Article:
Thursday, May 28, 2009

Jack’s Gulch Campground, Colorado

Jack’s Gulch Campground is located just a bit over 6 miles from highway 14 on the dirt road called Pingree Park. By the time we got there, the rain had stopped. It was definitely cooler up here, the campground sits at 8,100 feet in elevation. The camping fee for a non-electric site was $18.

All the roads through the campground were dirt. We choose campsite #43 in the Yarrow loop. You could almost see the top of the nearby mountain from behind the trees from this camp site. The vault toilet was just two campsites away, and there was only a few other campers in the Yarrow Loop, but all of them were far away, so we couldn’t even see them. The camp sites here are spaced far apart, which is very nice.

Jack’s Gulch Campground, site #43


Neither one of us had a pen to register the campsite, but the camp host was in and had a pen. Funny, I don’t have a pen listed on my “packing list” because I always have one in my tank bag. Although I don’t ride with a tank bag on the XT, so no pen.

After my tent was up, it was time for lunch. Then we headed for a ride. It must have rained pretty good at the campground while we were out riding all those hours, the picnic table was wet, as was my tent’s rain fly. I also somehow forgot my rain pants today, which would have been nice to have.

Thankfully the rain was done for the day, although the air felt moist all evening. After some dinner we started to collect some wood for a campfire. Most of the wood was soaking wet but we did find some that was just damp. I brought the matches and Al had a MSR bottle full of gasoline, a few drops of that and before the sun completely diapered behind the trees, we had a camp fire.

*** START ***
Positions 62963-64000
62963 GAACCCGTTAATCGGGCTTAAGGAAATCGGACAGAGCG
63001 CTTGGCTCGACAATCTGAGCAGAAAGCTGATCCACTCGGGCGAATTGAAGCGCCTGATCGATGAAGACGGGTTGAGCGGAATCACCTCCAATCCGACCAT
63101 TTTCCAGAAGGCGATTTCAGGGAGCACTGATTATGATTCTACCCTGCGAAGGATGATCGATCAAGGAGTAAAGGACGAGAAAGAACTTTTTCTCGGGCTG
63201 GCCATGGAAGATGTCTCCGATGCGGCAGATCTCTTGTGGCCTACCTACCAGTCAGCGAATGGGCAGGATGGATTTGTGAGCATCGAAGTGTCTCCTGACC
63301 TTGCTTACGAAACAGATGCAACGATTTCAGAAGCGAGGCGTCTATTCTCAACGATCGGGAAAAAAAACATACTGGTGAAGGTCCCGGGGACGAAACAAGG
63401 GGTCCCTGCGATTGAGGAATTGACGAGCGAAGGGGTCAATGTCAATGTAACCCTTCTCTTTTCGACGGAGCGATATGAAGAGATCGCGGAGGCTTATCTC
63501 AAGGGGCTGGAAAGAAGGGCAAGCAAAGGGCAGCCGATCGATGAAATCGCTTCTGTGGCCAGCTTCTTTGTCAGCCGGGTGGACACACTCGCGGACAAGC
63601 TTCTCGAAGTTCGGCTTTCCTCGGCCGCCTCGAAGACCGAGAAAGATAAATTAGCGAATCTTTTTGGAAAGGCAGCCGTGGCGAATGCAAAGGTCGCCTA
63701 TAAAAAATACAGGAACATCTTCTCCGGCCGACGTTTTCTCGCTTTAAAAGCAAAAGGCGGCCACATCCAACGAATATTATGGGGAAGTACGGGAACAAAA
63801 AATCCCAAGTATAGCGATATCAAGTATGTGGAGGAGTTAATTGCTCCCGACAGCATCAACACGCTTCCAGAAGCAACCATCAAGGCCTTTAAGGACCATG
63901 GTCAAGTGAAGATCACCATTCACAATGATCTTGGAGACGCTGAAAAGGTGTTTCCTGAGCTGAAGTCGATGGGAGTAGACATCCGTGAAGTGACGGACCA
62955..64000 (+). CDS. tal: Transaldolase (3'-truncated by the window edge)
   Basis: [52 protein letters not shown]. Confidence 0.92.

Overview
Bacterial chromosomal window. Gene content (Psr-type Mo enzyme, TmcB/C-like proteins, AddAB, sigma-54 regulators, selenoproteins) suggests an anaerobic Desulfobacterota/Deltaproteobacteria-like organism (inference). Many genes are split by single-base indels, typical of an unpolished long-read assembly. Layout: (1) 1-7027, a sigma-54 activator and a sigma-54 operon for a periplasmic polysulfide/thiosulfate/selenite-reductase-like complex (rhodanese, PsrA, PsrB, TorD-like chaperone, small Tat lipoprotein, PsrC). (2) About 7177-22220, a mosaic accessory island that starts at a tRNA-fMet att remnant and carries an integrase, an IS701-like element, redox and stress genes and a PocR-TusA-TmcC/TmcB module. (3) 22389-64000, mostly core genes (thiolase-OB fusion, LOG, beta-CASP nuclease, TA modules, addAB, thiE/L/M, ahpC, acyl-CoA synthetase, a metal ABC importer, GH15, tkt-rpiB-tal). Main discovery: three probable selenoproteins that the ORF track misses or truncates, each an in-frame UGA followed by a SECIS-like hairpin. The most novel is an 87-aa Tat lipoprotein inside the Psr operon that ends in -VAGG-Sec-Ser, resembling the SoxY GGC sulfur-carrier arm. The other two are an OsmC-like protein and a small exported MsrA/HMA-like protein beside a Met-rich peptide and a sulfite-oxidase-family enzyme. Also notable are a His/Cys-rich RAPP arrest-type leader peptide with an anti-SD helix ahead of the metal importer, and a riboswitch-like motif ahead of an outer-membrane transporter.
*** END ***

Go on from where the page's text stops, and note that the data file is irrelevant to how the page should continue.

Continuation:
Dinner: bread and tune

The moon was just a sliver, the stars were out shining brightly in the dark sky. Since this is bear country, we consolidated all our food and toiletries in to one bag, which Al climbed a tree with, then hung the bag on a high branch.

After warming up near the fire and swapping motorcycle stories, it was time for bed. I climbed in to the comforts of my Sierra Design Light Year 1 tent, wiggled inside the sleeping bag liner, and then inside my super soft goose down +15 degree sleeping bag. Laid my head on my goose down camping pillow and set the alarm on my travel alarm clock. I still had on my goose down puffy jacket, fleece gloves and a hat. In the tent I put on my fleece leggings and my goose down camping booties. It was still in the mid or upper 30’s but the temperature was dropping and who knows how low it would get. All these items I camp with bring me warmth and comfort, and are all very light, and pack small. Why not be comfortable.


Meanwhile Al situated himself around the campfire, where he was warming up some rocks to sleep with for warmth just like I’ve seen on those shows like “Survivorman” or “Man vs. Wild”. I guess when one spends months in the trenches in Africa, one night in the Colorado mountains sleeping under the sky is no big deal.

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